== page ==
KYRGYZSTAN: GOVERNMENT TAKES CONTROL OF GOLD MINE OWNED BY COUNTRY’S LARGEST FOREIGN INVESTOR

On 14 May, Kyrgyz president Sadyr Japarov signed a law allowing the government to temporarily take over the Kumtor gold mine, which is operated and majority-owned by Centerra Gold, a Canadian mining company and Kyrgyzstan’s largest foreign investor. The new law is the latest escalation in a long-running dispute between Centerra Gold and the Kyrgyz state over how to share profits from the mine. The Kyrgyz parliament’s approval of the new law followed a Kyrgyz court ruling on 8 May to fine Centerra Gold USD 3.1 billion for environmental damage and allegations made by a Kyrgyz state commission that Centerra Gold’s Kyrgyz subsidiary owes over USD 1 billion in unpaid taxes. The Kyrgyz state seized control of the Kumtor gold mine on 18 May, which Centerra Gold described as “wrongful and illegal”. The Canadian company has filed an international arbitration suit to stop the potential nationalisation of the mine.


Americas

MEXICO: ATTORNEY GENERAL’S OFFICE INVESTIGATES COLLAPSE OF METRO OVERPASS CRITICISED FOR MISMANAGEMENT AND CORRUPTION

Mexico’s Attorney General’s Office has launched an investigation into the 3 May collapse of a metro line overpass in Mexico City that killed 26 people and injured dozens. The metro line, which had been built by a consortium that included Mexican magnate Carlos Slim’s Carso Infraestructura y Construcción, had long been subject to allegations of corruption, mismanagement, and structural weakness. Following the collapse, current Mexico City mayor Claudia Sheinbaum and Mexican Foreign Minister Marcelo Ebrard, who was mayor when the collapsed metro line was built, have faced increased criticism and scrutiny. Both Ebrard and Sheinbaum are members of President Andres Manuel Lopez Obrador’s political party. Regarding the investigation, President Lopez Obrador said that there will be “no impunity for anyone.”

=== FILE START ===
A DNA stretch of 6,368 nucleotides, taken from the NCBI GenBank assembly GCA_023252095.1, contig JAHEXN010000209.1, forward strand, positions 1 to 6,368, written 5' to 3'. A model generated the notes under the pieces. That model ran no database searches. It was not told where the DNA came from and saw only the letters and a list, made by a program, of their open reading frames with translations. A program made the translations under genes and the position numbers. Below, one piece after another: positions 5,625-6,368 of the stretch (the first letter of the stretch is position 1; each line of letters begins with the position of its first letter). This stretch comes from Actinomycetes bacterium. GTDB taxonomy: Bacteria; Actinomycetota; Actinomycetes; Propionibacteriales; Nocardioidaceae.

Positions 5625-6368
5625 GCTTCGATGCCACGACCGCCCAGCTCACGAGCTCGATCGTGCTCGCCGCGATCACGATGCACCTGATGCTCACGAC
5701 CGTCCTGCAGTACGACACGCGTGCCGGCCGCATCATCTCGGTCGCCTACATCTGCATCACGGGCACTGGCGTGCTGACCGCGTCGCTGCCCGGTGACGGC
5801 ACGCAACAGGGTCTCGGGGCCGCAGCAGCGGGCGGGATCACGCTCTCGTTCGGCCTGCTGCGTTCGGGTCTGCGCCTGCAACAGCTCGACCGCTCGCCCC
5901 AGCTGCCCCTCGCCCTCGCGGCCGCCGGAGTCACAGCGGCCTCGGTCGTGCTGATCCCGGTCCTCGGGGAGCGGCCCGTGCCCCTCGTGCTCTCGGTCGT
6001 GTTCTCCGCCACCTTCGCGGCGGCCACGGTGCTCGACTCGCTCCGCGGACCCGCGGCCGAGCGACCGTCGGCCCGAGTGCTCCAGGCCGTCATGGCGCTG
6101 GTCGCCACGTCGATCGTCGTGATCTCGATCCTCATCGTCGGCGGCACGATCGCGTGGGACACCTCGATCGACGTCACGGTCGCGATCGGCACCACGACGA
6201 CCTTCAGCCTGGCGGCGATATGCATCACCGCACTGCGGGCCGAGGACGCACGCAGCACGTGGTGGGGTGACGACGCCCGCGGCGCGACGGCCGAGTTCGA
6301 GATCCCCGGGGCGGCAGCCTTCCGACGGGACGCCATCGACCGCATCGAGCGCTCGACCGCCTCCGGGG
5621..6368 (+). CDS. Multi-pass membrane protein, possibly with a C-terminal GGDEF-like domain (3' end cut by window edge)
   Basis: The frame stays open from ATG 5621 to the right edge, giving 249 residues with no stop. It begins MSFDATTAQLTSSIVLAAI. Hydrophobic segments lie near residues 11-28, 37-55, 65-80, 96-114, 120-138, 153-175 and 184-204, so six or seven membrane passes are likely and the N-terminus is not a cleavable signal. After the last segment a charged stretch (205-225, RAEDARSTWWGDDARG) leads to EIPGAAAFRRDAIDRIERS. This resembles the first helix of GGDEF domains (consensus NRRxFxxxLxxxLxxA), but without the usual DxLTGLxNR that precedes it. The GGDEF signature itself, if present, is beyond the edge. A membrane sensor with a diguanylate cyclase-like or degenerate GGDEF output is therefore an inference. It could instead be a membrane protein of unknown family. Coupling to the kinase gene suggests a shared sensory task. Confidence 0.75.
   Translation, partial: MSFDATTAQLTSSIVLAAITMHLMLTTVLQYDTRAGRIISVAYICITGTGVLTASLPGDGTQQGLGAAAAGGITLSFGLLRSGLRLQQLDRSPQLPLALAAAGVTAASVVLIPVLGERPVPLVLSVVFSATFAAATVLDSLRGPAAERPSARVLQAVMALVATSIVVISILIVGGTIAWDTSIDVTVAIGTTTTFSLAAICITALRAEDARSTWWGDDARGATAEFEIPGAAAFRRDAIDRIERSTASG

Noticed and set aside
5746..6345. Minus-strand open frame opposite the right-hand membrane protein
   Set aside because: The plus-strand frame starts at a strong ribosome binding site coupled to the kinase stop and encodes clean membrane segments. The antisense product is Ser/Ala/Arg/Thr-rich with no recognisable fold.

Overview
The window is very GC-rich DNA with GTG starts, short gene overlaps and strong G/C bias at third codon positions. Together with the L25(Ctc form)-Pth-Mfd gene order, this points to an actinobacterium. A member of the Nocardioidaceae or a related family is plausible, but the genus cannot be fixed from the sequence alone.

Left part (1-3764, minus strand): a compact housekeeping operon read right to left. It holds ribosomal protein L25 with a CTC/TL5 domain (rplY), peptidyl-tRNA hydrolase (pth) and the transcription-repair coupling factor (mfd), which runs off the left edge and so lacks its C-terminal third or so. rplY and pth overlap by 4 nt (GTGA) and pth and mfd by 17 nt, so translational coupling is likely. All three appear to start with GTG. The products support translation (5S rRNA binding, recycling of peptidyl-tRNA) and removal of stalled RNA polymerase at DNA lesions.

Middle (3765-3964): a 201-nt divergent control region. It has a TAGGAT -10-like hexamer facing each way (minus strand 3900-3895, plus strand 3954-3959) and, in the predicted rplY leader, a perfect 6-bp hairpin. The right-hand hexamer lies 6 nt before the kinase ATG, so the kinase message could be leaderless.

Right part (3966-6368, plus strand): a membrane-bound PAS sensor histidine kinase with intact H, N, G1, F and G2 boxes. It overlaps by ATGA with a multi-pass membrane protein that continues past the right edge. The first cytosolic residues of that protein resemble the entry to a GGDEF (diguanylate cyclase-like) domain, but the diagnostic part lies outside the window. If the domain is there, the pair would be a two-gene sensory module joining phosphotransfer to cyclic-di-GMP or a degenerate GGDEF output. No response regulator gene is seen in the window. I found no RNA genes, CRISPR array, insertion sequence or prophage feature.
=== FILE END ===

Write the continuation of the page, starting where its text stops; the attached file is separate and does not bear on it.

EL SALVADOR: ALLIES OF SALVADORAN PRESIDENT INCLUDED ON US LIST OF CORRUPT OFFICIALS

Several prominent allies of Salvadoran President Nayib Bukele were reportedly included on a leaked list of Central American senior officials identified by the US State Department as having “engaged in significant acts of corruption” during their terms in office. A copy of the report naming the officials – which was sent to members of the US Congress on 17 May – was obtained by the media but has not been made public. The list of five allegedly corrupt Salvadoran officials includes President Bukele’s cabinet chief and a former minister; none of the Salvadoran officials have been indicted or sanctioned in the US. The emergence of the list will likely further exacerbate current tensions between the Biden administration and El Salvador stemming from Bukele’s removal of several Supreme Court judges and the Salvadoran attorney general.